REP. Eduardo R. Gullas (Cebu, 1st district) is optimistic that the Supreme Court (SC) will sustain its recent ruling that affirmed the constitutionality of the cityhood of Carcar, Naga and Bogo and 13 others.

Gullas said it is only understandable that the aggrieved League of Cities of the Philippines (LCP) would use the dissenting opinion of Supreme Court Antonio Justice Carpio, who noted that a tie vote on the motion declaring the constitutionality of the cityhood status killed it instead of giving it life.

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But the Cebuano legislator said that Carpio’s opinion was personal, that it would not affect the High Court’s earlier 6-4 vote in favor of the 16 new cities, which called themselves the League of 16.

“Our cause is justifiable. The presumption of regularity of the House and the Senate is very strong,” he added.

Gullas described the approved cityhood bills as not ordinary laws because apart from undergoing the tedious legislative process in Congress, these were also ratified by the people through plebiscites.

Gullas believed that some of the justices, including the newly appointed ones, may have already seen the light when it voted in favor of the League of 16.

He also presumed that the High Court has given weight on the recorded transcripts of deliberations in the Senate exempting the already filed cityhood bills from a higher local income requirement as provided for under Republic Act (RA) 9009.

RA 9009, authored by Sen. Aquilino Pimentel Jr., raised the income requirement of towns aspiring to become cities from P20 million to P100 million.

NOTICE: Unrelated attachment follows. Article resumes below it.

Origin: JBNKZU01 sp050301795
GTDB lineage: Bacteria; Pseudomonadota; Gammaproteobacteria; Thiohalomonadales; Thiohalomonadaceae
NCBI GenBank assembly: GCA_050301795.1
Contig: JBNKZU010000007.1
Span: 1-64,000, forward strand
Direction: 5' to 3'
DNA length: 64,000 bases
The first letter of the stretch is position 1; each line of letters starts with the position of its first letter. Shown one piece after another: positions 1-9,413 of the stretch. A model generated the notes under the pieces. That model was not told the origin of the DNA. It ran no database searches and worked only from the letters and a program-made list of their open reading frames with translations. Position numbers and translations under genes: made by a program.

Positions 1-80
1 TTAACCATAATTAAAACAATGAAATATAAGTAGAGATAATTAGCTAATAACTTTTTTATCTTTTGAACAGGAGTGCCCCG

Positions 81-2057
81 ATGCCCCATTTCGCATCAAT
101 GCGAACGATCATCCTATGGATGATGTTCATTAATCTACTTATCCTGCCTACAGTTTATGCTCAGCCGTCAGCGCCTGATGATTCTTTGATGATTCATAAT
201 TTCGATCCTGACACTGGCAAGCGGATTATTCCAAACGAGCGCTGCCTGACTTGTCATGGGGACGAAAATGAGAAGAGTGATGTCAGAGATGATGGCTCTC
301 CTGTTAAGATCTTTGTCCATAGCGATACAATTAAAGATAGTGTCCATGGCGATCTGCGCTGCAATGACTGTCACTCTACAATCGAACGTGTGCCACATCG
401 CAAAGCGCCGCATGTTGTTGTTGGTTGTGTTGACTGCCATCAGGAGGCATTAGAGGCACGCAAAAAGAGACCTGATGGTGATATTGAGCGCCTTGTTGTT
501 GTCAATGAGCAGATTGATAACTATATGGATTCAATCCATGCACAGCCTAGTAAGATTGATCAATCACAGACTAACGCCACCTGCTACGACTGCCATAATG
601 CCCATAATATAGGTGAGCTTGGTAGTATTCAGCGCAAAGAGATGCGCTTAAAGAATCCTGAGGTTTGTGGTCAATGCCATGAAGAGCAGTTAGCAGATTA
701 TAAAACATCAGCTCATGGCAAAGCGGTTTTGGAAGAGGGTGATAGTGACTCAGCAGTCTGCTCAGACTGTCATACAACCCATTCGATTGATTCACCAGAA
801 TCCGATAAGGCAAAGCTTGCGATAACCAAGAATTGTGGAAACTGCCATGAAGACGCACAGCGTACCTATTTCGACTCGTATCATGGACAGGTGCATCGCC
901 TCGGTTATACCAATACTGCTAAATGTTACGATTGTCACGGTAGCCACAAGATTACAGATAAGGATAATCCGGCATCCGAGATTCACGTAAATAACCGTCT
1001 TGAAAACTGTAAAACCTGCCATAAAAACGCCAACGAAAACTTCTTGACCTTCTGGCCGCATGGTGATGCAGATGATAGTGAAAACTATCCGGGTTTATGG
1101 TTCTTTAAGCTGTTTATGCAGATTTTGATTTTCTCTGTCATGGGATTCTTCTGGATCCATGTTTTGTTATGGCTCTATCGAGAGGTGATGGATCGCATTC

Gullas, who is seeking his third term in Congress, authored the cityhood bills of Naga and Carcar, whose charters were ratified in plebiscites in 2007.

He also authored the cityhood bill of Talisay, which was converted from first class municipality into a component in 2001.

For his part, Bogo City Mayor Celestino “Junie” Martinez Jr. said the motion for reconsideration filed by the LCP will not be given importance by the SC.

“On question of constitutionality, it requires a majority vote,” Martinez said in an interview with Sun.Star Cebu.

“They’re supposed to be the brightest of the brightest or else they would not be in the Supreme Court if they are not good at what they do,” he said.

He also believes that the new cities met the requirements prescribed by law.

“Said municipality should have strong business potential, prepared financially and technically to trigger economic growth and development,” he added.

Developments in Bogo will also spur growth in the neighboring towns of Tabogon and San Remegio.

“Mandaue City became a city because of Cebu City. It was a spillover effect,” Martinez set as an example.

As for the Internal Revenue Allotment (IRA) that the new cities sought for, Martinez said that they will just wait for the entry of the final judgment of the SC.

Because of the earlier ruling that voided the laws creating the new cities, the IRA for Bogo, Naga and Carcar were reverted to their municipal levels. (GC/JGA)